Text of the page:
Glimpses of the Tunisian revolution: Challenges, transformation and politics

Published on Pambazuka News (first on Giuseppecaruso’s Weblog), by Giuseppe Caruso*, May 4, 2011.

Following on from part one of his article on the Tunisian revolution, Giuseppe Caruso continues his reflections on a recent ‘solidarity caravan’ in the country.


Some suggested that the youth in Kasserine and Sidi Bouzid are less politically wise than the youth in Tunis. Some suggested that decades of marginalisation from the rest of the country and economic and political privileges in the capital have generated profound social and human imbalances. One consequence of these imbalances, it is alleged by some of our Tunisian interlocutors, is that the youth in the most deprived areas are easier to manipulate and subject to launch themselves in unrealistic and unsophisticated political actions, like the hunger strike demanding immediate jobs to all unemployed the chances of success of which are nil beyond the actual will of local and national authorities. Others observed that the revolution has to avoid reproducing among allies the marginalisation and the elitism of wider society in order to avoid creating an unbridgeable gap between activists on the basis of alleged political and cultural sophistication defined in exclusive terms … //


‘This event, I believe, will change the world like WWII, it will lead to all sorts of institutional changes that will change the world.’ (Women’s rights and trade union activist)

What do recursive dynamics between demands, political practices, actors, resources and challenges suggest about the visions and the emerging paradigms of development towards a better world emerging in Tunisia? This question sparked engaging conversations among the members of the solidarity caravan and between us and the Tunisian activists we met or travelled with. This question raises issues of global solidarity, development and political models and sets the ground for the cooperation between activists from the four corners of the planet. The joint Secretary General of the UGTT, told us in Tunis about the vision and values of the UGTT: ‘UGTT’s cultural tradition is European and socialist which we influence with new blood.’ He further said that to achieve the international goals of Tunisian workers it is important to establish stronger ties with the international union movement and with unions in South America, South Africa and elsewhere in the global South.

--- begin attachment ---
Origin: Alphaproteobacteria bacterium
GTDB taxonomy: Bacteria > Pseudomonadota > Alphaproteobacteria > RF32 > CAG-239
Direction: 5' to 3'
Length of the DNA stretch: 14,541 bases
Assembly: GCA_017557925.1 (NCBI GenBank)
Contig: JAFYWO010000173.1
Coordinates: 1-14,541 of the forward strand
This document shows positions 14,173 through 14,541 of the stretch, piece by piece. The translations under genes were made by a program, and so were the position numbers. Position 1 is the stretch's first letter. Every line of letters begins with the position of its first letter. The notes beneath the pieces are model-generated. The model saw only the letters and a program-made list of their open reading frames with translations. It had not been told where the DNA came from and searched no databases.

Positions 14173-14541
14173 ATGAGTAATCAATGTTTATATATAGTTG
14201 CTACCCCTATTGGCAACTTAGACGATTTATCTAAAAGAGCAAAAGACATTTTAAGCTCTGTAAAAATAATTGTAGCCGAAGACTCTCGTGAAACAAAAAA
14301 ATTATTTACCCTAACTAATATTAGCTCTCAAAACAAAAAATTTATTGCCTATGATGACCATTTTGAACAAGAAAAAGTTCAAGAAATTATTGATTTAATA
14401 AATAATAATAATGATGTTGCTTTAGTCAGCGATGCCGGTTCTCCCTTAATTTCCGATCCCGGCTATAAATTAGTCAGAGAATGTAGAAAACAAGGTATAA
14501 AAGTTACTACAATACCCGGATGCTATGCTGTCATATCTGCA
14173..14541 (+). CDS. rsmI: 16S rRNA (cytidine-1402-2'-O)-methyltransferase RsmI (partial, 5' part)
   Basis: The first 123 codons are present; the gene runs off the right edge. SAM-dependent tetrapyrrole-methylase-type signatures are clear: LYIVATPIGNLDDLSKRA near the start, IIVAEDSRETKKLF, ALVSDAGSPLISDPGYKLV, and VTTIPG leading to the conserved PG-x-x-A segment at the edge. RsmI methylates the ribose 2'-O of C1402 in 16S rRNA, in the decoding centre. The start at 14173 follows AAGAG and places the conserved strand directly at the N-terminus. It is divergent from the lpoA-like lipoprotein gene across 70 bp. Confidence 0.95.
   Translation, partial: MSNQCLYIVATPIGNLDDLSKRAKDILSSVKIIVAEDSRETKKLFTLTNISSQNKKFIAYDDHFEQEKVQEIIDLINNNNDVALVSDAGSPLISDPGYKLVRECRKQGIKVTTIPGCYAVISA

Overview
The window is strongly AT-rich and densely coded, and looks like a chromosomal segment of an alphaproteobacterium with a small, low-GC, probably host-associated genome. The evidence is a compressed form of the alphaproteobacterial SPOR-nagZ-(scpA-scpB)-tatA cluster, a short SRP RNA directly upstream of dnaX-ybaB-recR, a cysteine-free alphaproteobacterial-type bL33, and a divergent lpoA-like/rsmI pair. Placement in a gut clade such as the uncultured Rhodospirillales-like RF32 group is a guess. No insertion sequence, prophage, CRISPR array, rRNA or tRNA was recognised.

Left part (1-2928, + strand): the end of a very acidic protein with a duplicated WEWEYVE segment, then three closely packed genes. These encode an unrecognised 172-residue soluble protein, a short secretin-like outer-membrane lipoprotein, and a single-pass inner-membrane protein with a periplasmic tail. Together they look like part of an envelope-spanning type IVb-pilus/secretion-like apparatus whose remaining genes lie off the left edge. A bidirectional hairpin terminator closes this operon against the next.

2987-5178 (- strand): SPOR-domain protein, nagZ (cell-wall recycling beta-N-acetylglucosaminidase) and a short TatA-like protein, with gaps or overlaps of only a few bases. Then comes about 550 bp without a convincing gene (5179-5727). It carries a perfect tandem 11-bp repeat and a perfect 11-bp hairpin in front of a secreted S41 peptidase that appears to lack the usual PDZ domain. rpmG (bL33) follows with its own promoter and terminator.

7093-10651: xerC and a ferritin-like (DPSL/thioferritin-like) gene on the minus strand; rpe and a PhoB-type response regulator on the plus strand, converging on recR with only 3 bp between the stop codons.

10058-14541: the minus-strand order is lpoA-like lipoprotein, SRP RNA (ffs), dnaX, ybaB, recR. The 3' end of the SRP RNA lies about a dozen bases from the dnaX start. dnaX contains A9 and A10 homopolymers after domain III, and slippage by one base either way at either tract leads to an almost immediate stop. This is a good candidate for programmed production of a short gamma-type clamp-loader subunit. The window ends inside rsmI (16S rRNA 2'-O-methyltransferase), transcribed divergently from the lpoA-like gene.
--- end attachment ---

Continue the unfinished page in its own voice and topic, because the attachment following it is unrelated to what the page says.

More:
Just as coherent is the vision of human rights activists of a global democracy governed by human rights and the rule of law. Development for both strands of activist revolves around some version of sustainable growth. Values of cooperation and autonomy underpin the relationship between international partners. Cultural and religious specificities need to be inbuilt in the local instantiations of development aspirations and institutional configurations and all need to be tied to the broader fabric of economic globalisation and global governance. Some of these debates resonate with wider global debates and contribute to their deepening and broadening while linking them to local practices and to the demands and practices of the revolutionary youth. How this broadening and deepening will be influenced by the Tunisian contribution and will influence in turn the vision of the Tunisian transition is too early to see.

At the same time younger activists than the seasoned unionists and human rights activists are developing visions of better futures and are learning politics the hard way after decades of silencing, terror, repression, fear and hopelessness. They submit their demands to mistrusted government institutions, they understand their failure in generating economic development and political accountability, they scale up, down, sideways their demands and their strategies, they win and lose and they go back to the drawing board. They discuss, deliberate and try again. Messy as such trial and error is, complex as the shifting allegiances and alliances, chaotic as the multiplication of strategies, ideologies, ideas, visions, desires, aspirations, this is what democracy looks like and this process promises the most inspiring outcomes.